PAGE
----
Employment, Safety and Workers Compensation


Insights Paper | Employment Law Alert - HCA Overturns Casual “Double Dipping” Decision


The High Court has handed down its highly anticipated decision in the matter of Workpac v Rossato. The decision will come as a relief for employers, many of whom had potentially been facing unanticipated and significant leave liabilities for casual employees. In this Alert, we explain what this means for your workplace moving forward.

The original decision under appeal

Our readers will recall that the Full Federal Court found that Mr Rossato was not a casual employee, and was entitled to paid leave and paid public holidays. This was not without controversy, particularly given Mr Rossato’s contract stated that he was casual, and that he was paid a casual loading in lieu of paid leave entitlements.

That finding paved the way for significant claims to be agitated by casual employees seeking permanent entitlements like paid leave, even where those employees were employed as a casual and paid a casual loading.

Of further concern to many employers was the finding, by the Full Federal Court, that Workpac was unable to set-off or “allocate” the casual loading (already paid to Mr Rossato) towards a later claim for paid leave. Again, this finding was not without controversy, and led to some describing it as the “casual-double-dipping” case.

The appeal

Workpac appealed the Full Federal Court decision to the High Court. The High Court agreed with Workpac, and unanimously upheld the appeal by finding that Mr Rossato was a casual employee for the purposes of the Fair Work Act.

The High Court reaffirmed the commonly understood position that a true “casual employee” is an employee without a firm advance commitment, by the employer, as to the duration and timing of future engagements. Similarly, the employee provides no reciprocal commitment to the employer.

The High Court further clarified that the mere expectation of ongoing employment held by a worker, even if reasonably held, is not enough to deem a worker a permanent employee. Like the statutory definition of “casual employee” introduced this year, the High Court found that when considering whether the employer had provided a “firm advance commitment” of ongoing work, the wording of the employment contract will be a fundamental consideration.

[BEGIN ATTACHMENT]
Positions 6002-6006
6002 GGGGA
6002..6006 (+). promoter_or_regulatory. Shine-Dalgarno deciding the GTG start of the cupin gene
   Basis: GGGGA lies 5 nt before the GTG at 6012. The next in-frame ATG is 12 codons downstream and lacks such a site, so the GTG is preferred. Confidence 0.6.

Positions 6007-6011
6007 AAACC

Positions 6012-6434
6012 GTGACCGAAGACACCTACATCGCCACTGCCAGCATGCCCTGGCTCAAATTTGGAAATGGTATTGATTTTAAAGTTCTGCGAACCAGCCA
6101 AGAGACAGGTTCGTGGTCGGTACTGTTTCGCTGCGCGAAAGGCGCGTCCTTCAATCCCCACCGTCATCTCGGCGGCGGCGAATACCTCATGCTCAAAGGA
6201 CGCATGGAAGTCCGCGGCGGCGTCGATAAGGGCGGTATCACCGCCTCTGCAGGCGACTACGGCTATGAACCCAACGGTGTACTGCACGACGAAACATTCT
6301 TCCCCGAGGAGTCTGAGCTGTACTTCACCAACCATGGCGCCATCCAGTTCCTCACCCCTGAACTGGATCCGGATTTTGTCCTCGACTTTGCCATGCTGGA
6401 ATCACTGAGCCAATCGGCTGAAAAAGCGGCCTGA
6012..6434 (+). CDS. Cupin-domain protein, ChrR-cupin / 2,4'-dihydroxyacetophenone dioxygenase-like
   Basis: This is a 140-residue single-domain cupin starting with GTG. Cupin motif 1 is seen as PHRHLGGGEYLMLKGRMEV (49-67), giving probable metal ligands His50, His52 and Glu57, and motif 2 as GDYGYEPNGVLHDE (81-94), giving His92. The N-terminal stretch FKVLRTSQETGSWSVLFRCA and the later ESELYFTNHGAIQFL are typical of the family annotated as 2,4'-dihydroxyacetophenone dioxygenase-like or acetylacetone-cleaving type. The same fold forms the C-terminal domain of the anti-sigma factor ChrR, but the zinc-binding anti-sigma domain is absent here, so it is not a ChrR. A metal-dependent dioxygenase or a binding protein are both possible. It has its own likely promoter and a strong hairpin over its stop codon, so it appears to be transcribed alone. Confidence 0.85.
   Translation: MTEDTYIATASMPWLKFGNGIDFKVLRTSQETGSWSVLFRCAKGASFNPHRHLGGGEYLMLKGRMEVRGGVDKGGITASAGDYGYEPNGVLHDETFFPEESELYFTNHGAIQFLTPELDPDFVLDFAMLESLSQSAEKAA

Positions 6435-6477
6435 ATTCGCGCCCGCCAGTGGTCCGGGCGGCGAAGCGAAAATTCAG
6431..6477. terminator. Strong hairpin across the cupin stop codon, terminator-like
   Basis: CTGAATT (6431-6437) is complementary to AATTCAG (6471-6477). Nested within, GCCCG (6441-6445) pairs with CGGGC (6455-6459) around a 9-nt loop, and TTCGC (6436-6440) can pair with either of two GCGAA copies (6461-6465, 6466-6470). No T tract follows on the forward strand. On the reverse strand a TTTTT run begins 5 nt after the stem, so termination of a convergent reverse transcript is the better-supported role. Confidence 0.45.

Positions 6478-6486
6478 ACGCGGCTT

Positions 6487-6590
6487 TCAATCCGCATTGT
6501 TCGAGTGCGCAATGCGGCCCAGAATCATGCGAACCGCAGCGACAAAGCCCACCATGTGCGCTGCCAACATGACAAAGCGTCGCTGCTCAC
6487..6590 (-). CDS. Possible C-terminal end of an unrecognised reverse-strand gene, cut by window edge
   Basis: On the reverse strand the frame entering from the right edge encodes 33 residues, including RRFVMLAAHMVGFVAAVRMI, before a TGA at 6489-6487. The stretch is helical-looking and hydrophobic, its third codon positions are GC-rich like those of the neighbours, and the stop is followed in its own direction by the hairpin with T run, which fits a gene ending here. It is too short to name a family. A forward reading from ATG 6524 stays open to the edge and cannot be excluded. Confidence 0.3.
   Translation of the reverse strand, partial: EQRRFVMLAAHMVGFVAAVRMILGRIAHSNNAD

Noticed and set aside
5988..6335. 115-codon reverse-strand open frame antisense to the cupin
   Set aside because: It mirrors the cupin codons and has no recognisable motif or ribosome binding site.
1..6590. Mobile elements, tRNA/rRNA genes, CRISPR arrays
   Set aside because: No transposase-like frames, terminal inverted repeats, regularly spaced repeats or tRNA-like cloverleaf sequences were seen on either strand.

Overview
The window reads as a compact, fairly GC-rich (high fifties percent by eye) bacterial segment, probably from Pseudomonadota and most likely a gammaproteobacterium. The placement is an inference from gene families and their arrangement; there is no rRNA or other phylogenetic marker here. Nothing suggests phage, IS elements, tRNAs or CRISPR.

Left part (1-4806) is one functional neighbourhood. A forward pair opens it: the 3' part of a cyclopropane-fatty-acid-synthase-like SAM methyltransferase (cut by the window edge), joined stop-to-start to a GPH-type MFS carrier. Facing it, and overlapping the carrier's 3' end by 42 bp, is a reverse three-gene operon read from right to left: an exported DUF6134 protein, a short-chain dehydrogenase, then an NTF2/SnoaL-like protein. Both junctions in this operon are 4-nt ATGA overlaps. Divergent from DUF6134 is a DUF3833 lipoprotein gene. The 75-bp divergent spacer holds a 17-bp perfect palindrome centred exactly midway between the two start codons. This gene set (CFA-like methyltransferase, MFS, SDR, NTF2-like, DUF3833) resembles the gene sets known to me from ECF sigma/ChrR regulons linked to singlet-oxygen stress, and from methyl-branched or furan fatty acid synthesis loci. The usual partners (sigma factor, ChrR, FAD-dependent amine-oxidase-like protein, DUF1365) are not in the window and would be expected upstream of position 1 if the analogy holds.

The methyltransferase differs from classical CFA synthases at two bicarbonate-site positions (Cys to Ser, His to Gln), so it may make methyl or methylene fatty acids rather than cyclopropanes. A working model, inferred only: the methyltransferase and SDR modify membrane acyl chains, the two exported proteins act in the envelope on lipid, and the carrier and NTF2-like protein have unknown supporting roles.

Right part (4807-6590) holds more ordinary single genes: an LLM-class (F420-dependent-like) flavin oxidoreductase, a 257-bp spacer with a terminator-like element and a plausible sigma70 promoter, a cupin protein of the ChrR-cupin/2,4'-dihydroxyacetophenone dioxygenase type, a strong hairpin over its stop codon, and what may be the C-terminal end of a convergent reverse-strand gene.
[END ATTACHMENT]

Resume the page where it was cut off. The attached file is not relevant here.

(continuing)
Accordingly, the High Court looked to the express written terms of Mr Rossato’s employment contract with Workpac. Those contracts made clear that work was offered on an “assignment by assignment” basis and that Workpac was under no obligation to offer further assignments to Mr Rossato following the completion of an assignment. Similarly, Mr Rossato was able to accept or reject any further offer of an assignment. It is largely this reasoning, based on the wording of the employment contract, which led to the High Court finding in favour of Workpac.

Finally, given the finding of casual employment, it was not necessary for the High Court to consider Workpac’s arguments relating to contractual setoff and restitution. This does mean that employers will have to wait awhile longer to be provided with greater clarity around this notoriously complex area of law, and what it means for their contracts of employment.

Implications for employers

The HCA decision is largely good news for employers, who for decades have had to grapple with the notoriously vague definition of “casual employment” in Australian employment law. This decision, along with the introduction of the statutory definition of casual employment earlier this year, will hopefully provide both employees and employers with greater clarity moving forward.

In what will give many larger employers some comfort, the High Court specifically found that if a casual employee is engaged on a formal fixed roster, with established shift patterns determined in advance, this fact alone will not establish a permanent employment relationship.

Similarly, the impact of the High Court’s decision is arguably lessened by, but remains largely consistent with, the legislative changes that now retrospectively define casual employment, including to define a casual worker on the basis of the employment contract agreed at commencement, rather than the focus being on subsequent conduct.

This leads to our most important advice for employers: all employers should have their casual letters of offer and/or contracts of employment carefully reviewed. Despite these recent developments, it remains entirely possible that a poorly drawn letter of offer or employment contract could give rise to unintended rights or obligations, particularly in circumstances in which “the law of set-off” will continue to be unnecessarily complex. Please ensure that you obtain specialist advice, particularly in relation to your contractual clauses that define or address casuals, casual loadings, and an employer’s right to set-off payments against one or more employment entitlements.

Please do not hesitate to contact one of our specialist corporate employment lawyers if you would like to discuss. We would be happy to assist your organisation with a fixed-fee quote for us to review and update your templates for your casual employees.


The content of this newsletter is for general information purposes only and should in no way be treated as formal legal advice.